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Researchers enable smartphone control with the face

Updated on July 7, 2017
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Signals come from the ear

Fraunhofer researchers have chosen a different way to control a smartphone with gestures.

They measure the electrical currents and the deformation of the ear with sensors in the ear. They change, if one's face only a little distorted, trying to wiggle with the ears.

This would allow you to control the smartphone without hitting or even frightening passersby. The sensor detects even the smallest movements in the face by the way the shape of the ear canal changes, and measures muscle currents that arise during movement of the face or head.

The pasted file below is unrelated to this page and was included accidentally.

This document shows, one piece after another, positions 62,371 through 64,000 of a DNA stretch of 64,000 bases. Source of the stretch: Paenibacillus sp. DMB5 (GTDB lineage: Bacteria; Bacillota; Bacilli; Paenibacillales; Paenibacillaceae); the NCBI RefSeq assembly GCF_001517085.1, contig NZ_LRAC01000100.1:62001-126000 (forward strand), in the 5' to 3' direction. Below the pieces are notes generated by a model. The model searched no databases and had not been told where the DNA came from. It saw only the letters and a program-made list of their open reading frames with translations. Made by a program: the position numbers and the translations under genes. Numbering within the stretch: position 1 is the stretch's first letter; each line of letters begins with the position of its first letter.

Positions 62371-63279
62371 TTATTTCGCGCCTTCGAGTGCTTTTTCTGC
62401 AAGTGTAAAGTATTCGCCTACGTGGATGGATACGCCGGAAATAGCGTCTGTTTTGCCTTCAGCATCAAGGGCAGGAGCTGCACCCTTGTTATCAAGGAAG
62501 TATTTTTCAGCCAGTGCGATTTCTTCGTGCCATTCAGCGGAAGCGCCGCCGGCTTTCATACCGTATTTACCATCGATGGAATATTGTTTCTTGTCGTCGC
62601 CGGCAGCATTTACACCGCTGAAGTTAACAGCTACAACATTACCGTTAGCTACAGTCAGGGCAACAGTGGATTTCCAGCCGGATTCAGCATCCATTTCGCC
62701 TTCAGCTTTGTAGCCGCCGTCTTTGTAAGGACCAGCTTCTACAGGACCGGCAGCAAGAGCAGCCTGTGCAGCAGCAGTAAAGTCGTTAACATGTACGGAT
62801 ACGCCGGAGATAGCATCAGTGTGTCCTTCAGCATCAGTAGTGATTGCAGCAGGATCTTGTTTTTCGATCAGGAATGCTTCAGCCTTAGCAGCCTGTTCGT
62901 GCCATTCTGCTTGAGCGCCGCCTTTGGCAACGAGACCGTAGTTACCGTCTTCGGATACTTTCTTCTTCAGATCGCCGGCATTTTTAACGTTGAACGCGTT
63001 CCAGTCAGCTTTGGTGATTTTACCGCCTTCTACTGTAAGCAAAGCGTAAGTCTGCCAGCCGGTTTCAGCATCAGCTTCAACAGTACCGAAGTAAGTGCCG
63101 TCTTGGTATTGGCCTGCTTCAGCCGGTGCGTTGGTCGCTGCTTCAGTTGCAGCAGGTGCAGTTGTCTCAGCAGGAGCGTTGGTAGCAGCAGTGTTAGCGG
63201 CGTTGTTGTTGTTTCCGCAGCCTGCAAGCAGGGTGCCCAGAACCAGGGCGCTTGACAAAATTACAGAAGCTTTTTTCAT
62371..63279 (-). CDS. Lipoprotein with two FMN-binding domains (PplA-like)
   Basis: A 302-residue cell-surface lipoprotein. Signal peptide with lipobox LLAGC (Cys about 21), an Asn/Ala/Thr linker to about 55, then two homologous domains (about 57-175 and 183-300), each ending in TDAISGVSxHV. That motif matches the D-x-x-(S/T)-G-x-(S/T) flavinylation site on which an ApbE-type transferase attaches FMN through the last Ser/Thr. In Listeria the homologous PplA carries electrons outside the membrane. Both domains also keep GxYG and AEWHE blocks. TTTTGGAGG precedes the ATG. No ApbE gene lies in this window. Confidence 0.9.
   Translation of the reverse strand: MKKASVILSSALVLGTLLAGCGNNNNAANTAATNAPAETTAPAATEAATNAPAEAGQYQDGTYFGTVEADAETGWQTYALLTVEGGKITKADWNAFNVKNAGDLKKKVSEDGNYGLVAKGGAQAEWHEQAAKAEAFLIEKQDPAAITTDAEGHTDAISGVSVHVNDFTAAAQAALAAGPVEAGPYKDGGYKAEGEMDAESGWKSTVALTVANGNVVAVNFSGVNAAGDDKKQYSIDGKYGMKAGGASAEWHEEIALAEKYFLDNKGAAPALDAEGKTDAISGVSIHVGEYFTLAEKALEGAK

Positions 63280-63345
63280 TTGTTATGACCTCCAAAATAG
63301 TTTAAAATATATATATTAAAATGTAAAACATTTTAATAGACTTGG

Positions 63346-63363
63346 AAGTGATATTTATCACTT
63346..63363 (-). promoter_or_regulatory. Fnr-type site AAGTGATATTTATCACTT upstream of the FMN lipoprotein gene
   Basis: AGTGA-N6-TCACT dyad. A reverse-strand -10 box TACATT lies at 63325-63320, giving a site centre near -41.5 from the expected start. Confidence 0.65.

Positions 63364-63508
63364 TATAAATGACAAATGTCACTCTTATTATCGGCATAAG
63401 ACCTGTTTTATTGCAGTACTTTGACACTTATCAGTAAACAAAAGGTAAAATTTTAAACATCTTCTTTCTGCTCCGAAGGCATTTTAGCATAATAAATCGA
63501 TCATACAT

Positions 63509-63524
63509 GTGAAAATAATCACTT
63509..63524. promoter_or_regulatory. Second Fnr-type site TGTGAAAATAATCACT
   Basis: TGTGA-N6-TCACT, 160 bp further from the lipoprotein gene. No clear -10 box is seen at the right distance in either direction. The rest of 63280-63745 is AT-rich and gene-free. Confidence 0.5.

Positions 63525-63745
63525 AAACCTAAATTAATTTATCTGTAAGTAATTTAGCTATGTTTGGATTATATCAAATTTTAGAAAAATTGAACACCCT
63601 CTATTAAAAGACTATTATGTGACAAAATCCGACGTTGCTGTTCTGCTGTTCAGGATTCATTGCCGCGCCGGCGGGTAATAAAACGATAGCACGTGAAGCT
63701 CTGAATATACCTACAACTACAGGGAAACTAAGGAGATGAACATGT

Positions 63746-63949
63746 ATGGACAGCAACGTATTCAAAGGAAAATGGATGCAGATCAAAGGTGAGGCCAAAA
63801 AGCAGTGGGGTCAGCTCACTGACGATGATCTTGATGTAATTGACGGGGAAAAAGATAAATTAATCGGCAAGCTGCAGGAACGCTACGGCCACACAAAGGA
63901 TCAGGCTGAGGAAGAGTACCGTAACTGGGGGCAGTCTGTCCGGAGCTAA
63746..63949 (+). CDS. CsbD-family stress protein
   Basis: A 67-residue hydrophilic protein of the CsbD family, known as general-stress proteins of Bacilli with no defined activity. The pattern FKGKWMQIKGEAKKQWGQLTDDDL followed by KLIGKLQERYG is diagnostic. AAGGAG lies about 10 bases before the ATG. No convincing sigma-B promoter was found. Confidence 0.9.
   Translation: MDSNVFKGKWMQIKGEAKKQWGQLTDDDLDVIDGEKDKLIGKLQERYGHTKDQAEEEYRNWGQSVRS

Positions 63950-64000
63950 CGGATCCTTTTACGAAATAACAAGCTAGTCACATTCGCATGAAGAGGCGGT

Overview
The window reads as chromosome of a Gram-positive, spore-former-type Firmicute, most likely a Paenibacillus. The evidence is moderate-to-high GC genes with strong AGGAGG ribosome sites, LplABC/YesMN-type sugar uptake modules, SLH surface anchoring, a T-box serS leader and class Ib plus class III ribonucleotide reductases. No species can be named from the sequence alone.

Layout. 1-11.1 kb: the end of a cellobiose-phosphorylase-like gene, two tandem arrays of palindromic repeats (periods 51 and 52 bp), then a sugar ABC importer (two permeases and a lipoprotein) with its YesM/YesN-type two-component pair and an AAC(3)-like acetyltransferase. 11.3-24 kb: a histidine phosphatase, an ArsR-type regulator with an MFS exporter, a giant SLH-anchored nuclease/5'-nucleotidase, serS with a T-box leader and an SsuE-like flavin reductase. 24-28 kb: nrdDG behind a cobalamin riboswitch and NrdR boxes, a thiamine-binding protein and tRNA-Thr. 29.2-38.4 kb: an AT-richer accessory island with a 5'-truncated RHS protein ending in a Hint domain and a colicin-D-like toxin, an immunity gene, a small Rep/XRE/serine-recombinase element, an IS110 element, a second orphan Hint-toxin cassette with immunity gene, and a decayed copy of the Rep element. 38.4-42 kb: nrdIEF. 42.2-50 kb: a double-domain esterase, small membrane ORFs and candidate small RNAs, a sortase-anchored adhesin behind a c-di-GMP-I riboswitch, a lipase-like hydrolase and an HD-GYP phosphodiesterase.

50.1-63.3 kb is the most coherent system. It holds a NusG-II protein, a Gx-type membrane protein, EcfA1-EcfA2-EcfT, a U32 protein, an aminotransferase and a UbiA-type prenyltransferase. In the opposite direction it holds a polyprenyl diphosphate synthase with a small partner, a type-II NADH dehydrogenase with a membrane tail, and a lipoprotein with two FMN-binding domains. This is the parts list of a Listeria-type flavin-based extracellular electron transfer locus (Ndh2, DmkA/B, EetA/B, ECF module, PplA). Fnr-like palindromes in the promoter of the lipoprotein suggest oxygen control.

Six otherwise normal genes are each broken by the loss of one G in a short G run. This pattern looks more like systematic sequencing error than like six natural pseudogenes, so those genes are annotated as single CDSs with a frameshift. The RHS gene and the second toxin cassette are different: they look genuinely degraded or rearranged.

The researchers at the Fraunhofer Institute for Graphical Data Processing (IGD) in Rostock call their system EarFS.

How to Control Your Smartphone With Your Face

System also detects tired drivers

"The challenge was that these flows and movements are sometimes very small and must be strengthened," says Denys Matthies, a scientist at IDG.

"In addition, the sensors must not interfere with other body movements, such as jolts when walking." EarFS not only allows microinteractions with the smartphone, such as accepting and rejecting phone calls, or controlling the music player.

It can also increase safety when driving. Who's tired is distorting his face. The eyelids close in a faster rhythm or the driver starts to yawn. The plug in the ear can also interpret these symptoms and warn via smartphone before a journey without a break.

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